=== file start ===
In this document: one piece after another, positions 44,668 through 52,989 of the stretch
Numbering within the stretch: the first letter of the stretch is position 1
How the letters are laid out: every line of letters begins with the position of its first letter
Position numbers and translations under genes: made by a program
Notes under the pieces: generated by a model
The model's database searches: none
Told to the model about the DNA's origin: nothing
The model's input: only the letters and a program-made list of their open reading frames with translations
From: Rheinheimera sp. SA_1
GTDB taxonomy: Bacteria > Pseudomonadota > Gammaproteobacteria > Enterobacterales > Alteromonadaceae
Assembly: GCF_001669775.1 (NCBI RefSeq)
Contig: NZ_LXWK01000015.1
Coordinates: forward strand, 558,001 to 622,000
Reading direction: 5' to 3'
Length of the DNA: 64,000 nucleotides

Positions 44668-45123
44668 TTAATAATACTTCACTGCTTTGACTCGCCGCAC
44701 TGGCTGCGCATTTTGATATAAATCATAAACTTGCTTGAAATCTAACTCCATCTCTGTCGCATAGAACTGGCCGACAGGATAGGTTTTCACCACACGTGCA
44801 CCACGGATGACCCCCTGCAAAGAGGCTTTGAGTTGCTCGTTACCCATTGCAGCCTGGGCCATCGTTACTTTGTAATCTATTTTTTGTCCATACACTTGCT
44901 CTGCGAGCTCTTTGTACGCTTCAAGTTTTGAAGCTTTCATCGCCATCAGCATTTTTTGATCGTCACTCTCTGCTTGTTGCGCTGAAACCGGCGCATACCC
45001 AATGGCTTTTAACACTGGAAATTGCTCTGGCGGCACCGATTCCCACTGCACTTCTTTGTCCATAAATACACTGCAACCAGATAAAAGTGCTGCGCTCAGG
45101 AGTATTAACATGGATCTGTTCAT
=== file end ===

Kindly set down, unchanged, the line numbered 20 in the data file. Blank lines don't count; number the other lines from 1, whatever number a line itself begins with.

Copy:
44901 CTGCGAGCTCTTTGTACGCTTCAAGTTTTGAAGCTTTCATCGCCATCAGCATTTTTTGATCGTCACTCTCTGCTTGTTGCGCTGAAACCGGCGCATACCC